Although The Departed is up for Best Picture, one of its producers will not be. Brad Grey – who is also the chairman of Paramount Pictures – has been denied a producer credit.
The producers of another Best Picture nominee, Little Miss Sunshine – Albert Berger and Ron Yerxa – find themselves in a similar situation.
According to Gregg Kilday in The Hollywood Reporter the reason lies in the Academy’s “three producer rule”:
According to the Academy’s rules, the best picture winner can be repped by no more than three producers. Thursday night, the executive committee of its producers branch met to arbitrate the producing credits on both “Departed” and “Sunshine,” and ruled against Grey, Berger and Yerxa.
The Academy takes its lead from the PGA, which has developed a mechanism for deciding which producers on a given film performed the necessary producing chores to have full producing credit for awards purposes.
In the case of “Departed,” the film’s credits list as producers Graham King and director Martin Scorsese as well as Grey and Brad Pitt, who developed the film through their Plan B production company. The PGA, however, decided to credit only King as producer when the film was nominated for the PGA’s best picture award.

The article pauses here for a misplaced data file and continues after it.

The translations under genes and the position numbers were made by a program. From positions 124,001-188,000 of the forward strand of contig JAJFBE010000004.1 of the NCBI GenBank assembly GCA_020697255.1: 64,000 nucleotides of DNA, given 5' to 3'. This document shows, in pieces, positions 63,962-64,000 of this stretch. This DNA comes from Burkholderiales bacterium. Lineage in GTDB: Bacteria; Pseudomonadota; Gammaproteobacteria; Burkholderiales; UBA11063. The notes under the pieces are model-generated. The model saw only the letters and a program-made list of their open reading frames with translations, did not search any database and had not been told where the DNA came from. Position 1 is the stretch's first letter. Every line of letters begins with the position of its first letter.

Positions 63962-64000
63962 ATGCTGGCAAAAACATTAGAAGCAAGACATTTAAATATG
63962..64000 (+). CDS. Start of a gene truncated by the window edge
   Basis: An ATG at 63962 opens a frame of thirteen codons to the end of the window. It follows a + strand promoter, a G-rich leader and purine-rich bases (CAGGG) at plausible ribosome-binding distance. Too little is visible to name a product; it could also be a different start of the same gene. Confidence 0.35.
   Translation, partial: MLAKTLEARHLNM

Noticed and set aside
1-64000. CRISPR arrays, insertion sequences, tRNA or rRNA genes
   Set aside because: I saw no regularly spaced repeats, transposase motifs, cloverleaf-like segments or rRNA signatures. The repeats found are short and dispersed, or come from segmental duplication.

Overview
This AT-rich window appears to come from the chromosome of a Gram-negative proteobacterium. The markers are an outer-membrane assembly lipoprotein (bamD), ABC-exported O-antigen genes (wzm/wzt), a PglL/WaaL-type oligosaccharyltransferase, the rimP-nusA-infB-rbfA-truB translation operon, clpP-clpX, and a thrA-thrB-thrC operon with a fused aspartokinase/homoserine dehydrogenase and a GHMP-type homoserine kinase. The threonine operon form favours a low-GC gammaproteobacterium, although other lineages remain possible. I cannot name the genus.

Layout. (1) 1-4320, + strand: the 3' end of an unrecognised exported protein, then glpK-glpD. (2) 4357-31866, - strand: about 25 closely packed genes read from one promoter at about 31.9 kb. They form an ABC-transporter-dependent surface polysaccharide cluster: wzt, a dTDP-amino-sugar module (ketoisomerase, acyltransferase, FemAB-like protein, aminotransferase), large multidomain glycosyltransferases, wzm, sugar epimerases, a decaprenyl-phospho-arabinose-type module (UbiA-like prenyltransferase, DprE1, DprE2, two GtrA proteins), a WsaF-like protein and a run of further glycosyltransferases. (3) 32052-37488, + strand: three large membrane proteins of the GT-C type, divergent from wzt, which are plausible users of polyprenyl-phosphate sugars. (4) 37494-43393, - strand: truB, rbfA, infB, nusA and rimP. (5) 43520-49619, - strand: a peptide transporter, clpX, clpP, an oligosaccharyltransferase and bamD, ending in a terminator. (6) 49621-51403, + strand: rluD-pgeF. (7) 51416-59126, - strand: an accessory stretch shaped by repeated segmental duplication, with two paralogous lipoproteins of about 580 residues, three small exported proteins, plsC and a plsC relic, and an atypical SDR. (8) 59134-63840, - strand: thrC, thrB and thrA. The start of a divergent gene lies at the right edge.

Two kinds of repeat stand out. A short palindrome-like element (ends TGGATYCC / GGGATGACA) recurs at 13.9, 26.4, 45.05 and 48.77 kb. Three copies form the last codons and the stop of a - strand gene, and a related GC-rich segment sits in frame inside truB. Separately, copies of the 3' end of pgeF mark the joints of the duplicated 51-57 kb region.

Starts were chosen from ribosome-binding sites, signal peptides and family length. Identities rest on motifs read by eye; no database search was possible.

Grey asked the Academy to reconsider the PGA decision, but, without comment, the Academy has decided to list King as sole producer.
In the case of Little Miss Sunshine, the rule also applied even though Berga and Yerxa first developed the script:
PGA decided that Berger and Yerxa, who are producing partners, deserved credit along with David T. Friendly, Marc Turtletaub and Peter Saraf.
Because of the Academy’s rule-of-three, though, the producers’ exec committee took a second look and ruled out Berger and Yerxa, who actually first developed Michael Arndt’s screenplay and later introduced the directing team of Jonathan Dayton and Valerie Faris to the other producers.
Because of the Academy’s ruling, only Friendly, Saraf and Turtletaub will be called to the stage if “Sunshine” wins best picture.